The consumer space gets tons of research because it tends to be a global and large business space. This article from Tech.Pinions (3/22/13) explores what happens when everyone already has a smartphone. It outlines the changes in ways new products are introduced in mature consumer markets – when you are no longer selling to people who don’t have that product but instead to people who are upgrading their previous version of that product.
For example, we are well into the stage where every business has a desktop or laptop for each employee. Today, companies are trying to find the balance between whether they should go all laptop or save money by continuing to buy desktops, not to mention where tablets and smart phones fit within company spending and support costs.
Businesses need to start thinking about their hardware spending the way Apple and Samsung will target their potential customers: focus on the features that really matter and on the people they matter for.
Can half your company run on desktops or is mobility so important that everyone should have laptops? Are you ready to commit to supporting tablets and smartphones?
You may think that these devices never break but the reality is that Apple, Samsung and other companies are doing a good job of keeping their replacement cycle to around one year. This means over a 3-year cycle you are spending more on these devices compared to a traditional desktop. Is your budget ready for this increase? Make sure as a business you are ready to commit in budget, not only in preference, for tablets and smartphones, and plan accordingly for the maintenance costs and replacement cycles.
There is also the cost and efficiency of the solutions you have in place today. Is that accounting package ready for tablet use? If not, when do you plan on upgrading it so that it is? There is a strong interdependency between the hardware you use and the systems your company relies on. Make sure they are in sync and if mobile is your focus, your solutions should be strong on this front.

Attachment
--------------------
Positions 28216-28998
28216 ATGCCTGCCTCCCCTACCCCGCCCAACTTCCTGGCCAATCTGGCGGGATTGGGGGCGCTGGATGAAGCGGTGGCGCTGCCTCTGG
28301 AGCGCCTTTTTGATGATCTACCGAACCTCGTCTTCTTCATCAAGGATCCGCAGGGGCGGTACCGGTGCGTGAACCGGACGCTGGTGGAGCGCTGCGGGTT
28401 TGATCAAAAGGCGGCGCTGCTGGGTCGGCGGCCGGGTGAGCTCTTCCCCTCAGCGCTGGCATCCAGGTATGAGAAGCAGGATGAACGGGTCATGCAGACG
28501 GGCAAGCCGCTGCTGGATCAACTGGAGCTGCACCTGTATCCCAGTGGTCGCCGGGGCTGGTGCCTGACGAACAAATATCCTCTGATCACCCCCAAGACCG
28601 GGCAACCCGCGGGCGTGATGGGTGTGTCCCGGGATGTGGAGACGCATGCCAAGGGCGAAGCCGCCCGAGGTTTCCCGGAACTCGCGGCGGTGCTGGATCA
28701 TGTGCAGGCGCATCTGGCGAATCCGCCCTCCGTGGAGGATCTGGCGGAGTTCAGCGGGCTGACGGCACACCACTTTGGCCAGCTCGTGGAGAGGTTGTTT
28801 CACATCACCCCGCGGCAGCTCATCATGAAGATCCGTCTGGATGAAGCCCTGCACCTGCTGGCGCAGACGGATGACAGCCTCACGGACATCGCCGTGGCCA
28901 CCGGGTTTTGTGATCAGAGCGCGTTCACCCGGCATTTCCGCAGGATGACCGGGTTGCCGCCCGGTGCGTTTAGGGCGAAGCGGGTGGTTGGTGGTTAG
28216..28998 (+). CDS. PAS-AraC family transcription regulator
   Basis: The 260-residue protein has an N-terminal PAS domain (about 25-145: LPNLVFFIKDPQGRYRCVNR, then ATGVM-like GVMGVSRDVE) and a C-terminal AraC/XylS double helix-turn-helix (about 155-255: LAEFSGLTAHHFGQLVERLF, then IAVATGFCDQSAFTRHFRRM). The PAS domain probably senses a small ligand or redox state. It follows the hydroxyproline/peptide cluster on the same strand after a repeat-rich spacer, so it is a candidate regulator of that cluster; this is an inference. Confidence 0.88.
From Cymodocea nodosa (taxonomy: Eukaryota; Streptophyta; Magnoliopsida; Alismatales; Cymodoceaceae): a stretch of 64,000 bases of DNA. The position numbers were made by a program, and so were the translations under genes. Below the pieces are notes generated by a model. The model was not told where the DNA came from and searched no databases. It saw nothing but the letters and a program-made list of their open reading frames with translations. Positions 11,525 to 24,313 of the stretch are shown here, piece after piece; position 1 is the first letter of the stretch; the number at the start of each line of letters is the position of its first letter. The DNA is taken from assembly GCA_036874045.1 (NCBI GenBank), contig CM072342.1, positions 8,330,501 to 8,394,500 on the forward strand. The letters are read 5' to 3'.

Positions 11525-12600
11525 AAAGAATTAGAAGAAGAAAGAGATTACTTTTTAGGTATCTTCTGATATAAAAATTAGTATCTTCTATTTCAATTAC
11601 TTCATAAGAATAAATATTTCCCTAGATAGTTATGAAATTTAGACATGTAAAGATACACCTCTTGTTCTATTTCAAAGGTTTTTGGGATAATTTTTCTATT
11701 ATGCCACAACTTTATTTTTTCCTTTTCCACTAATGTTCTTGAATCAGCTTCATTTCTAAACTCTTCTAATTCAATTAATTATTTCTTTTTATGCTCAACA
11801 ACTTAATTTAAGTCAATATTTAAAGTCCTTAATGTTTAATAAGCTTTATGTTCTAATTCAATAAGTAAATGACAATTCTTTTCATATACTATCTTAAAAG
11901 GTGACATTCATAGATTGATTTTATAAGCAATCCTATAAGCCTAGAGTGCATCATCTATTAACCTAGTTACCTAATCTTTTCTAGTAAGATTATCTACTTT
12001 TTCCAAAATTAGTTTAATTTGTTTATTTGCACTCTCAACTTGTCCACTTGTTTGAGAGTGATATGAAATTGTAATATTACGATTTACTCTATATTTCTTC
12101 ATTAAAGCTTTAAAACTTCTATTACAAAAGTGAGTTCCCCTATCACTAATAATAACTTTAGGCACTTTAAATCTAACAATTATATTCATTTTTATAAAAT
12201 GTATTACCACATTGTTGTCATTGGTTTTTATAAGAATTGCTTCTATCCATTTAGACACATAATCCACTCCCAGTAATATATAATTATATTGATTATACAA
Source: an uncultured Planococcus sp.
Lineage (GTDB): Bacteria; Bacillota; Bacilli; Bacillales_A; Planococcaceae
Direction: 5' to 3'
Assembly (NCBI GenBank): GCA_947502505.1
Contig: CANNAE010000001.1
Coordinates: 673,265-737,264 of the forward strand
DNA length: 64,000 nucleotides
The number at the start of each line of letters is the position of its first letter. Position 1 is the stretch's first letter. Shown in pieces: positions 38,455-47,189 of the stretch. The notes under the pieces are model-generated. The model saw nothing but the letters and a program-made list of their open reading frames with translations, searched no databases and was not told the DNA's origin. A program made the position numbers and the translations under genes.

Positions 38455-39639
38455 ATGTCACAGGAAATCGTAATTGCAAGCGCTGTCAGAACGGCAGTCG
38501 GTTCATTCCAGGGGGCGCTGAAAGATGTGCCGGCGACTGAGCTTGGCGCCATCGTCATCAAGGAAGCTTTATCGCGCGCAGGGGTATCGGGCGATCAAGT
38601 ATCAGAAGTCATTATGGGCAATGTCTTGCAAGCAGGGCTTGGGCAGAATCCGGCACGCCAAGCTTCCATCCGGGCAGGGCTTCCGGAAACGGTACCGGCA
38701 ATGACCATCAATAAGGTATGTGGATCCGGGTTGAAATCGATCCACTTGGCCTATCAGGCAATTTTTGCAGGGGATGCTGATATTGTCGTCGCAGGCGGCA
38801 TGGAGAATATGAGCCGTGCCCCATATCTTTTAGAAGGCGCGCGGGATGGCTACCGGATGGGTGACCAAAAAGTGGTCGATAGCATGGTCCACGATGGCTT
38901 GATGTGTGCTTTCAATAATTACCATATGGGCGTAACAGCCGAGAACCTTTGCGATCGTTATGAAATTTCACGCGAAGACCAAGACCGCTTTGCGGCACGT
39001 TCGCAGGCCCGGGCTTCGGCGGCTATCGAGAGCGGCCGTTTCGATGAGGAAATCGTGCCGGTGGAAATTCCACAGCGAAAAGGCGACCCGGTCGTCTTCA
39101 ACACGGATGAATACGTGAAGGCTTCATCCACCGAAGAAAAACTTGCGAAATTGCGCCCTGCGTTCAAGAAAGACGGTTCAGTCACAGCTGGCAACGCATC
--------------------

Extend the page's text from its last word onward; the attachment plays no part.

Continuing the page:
Bye-bye 7-year hardware cycles. There was a time when companies could keep desktops for 5-7 years. This was also the era of WordPerfect. Those days are over. Now many people are upgrading their smartphones every 1-2 years. The desktop and laptop makers have taken the liberty Apple has given them and greatly accelerated their replacement cycles. Intel, software makers, and the shifts to web browsers and the cloud, make a 3-year cycle a must. If you are running computers that are 4+ years old, you will find they won’t run the latest OS (Windows 8 or OSX).
To drive my point home, a local charity recently rejected my donation to them of an iPad1 – and that is only 3 years old (released April 3, 2010). Schools and charities are concerned that any apps in the iTunes store now require the latest iOS (6.x) so they do not want to accept devices they fear will not run the apps they think people need.
So make sure your budget reflects a 3-year replacement cycle on desktops and laptops and a 2-year cycle for mobile devices. Your business should be proactive about defining what is ‘good enough’ for your company and its replacement budget, and track where your hardware stands in this cycle. You will find that with today’s 3-year hardware cycle you should budget to replace 33% of your desktops and laptops every year to stay close to this replacement cycle.
The better you plan this budget, the less surprised you will be when the costs come along and the less likely you will be to try to stretch the use of hardware past the point of slowing down your team. Nothing costs more than your people’s time so make sure they have fast tools to help them deliver the most results for your company.